Later on, he was able to catch up with and befriend Pemba Lama, the man who had penned these simple and telling words. A Tibetan, Lama was a Buddhist monk living in the suburb of Shirley. When his house was red zoned, before leaving, Lama had written the poignant message on the sitting-room wall.

Howey felt some of his closest shaves didn’t come from crumbling walls, but instead as a consequenc­e of twice appearing on TV One’s Seven Sharp programme, right in the middle of his quake-shooting escapades. His concern was whether the police might be prepared to prosecute him for trespassin­g in the dangerous red-stickered wastelands. Thankfully, they had other, more important issues to contend with, so he just kept going at what was then a demanding shooting programme, because, by then, many of the wrecked dwellings that had remained untouched for over four years were suddenly starting to be pulled down.

He cited some badly damaged houses in Seacliff that he had managed to enter through their splintered doorways to photograph their dust-covered kitchens, some with pots still sitting on the stove, and expensive bathrooms which had long since seen their last visitor. In many of these homes, he would become the last visitor that they would receive before the wrecking balls finished them off.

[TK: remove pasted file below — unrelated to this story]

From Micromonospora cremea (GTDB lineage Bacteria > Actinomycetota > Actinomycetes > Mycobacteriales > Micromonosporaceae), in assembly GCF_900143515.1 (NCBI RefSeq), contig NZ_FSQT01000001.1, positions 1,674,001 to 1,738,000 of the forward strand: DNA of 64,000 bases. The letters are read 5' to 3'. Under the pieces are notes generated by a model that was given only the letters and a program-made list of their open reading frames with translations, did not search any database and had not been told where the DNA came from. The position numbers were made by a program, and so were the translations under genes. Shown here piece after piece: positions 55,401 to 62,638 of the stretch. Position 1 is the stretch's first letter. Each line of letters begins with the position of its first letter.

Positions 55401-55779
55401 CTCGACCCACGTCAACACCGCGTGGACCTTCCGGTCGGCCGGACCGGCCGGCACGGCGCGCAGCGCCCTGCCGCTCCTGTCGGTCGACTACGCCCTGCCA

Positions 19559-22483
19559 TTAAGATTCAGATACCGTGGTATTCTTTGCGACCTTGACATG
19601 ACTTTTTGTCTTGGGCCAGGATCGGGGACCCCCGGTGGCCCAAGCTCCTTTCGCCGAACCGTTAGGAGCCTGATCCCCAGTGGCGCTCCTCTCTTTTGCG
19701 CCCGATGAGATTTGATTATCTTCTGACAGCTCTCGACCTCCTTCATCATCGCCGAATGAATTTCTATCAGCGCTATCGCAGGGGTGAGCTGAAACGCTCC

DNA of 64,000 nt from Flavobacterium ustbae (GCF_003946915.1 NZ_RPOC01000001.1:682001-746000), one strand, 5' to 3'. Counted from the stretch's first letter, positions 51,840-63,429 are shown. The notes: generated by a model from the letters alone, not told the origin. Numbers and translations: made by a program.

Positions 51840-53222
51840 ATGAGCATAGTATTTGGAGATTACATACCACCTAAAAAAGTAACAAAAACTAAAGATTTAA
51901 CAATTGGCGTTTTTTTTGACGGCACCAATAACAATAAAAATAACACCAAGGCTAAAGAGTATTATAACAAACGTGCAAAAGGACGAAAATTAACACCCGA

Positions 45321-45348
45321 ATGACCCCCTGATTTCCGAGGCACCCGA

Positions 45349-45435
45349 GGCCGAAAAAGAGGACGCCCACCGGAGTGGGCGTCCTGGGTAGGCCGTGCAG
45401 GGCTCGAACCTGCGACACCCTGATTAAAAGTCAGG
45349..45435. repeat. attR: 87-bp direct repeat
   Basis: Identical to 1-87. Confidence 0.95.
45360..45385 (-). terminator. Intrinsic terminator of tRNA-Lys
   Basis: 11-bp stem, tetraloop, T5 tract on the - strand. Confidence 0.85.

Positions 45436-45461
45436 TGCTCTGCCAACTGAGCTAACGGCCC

When Howey did eventually meet up with some of the owners, he nervously wondered how some would take his intrusion into their former homes. However, most thanked him for his efforts in recording what was once their most-valued possession.

Five pages of the book feature my favourite rugby ground, Lancaster Park, now, of course, under the drab title of AMI Stadium, in Waltham.

The shots of the silent cracked stands and weed-infested grounds were taken sometime after 4am, with a moody sky hovering above, and when Howey ventured high up into the corporate boxes, the alarm went off. As the caption details, “I was there for another three hours, no one turned up, and I discovered this was often the routine.” No one seemed to care. As a 14-year-old, Howey had also played rugby and had once scored a try there, back when it was still Lancaster Park.

Of his recent assignment­s, I was more than fascinated when he told me of one he had undertaken to the sulphur mines of Java, and of the horrendous conditions that the miners worked in. It sounded like a fast introducti­on to a new version of Dante’s Inferno, and it was a place where he had been very grateful to wear a supplied gas mask, noting that the miners worked without any protection at all.

But last words on his book: when it came to publishing it, Howey gave full marks to Geoff Blackwell of PQ Blackwell publishing house, who did the design and layout. As I have known Blackwell from his earliest days in the publishing world, I felt he was a wise choice for Howey to have made for a first-time book.

Before we wound up our long chat, I asked Howey if he had a favourite country, and straight away he replied Cambodia, which is a place that he tries to visit annually, often with a class of his Wellington photograph­ic students in tow.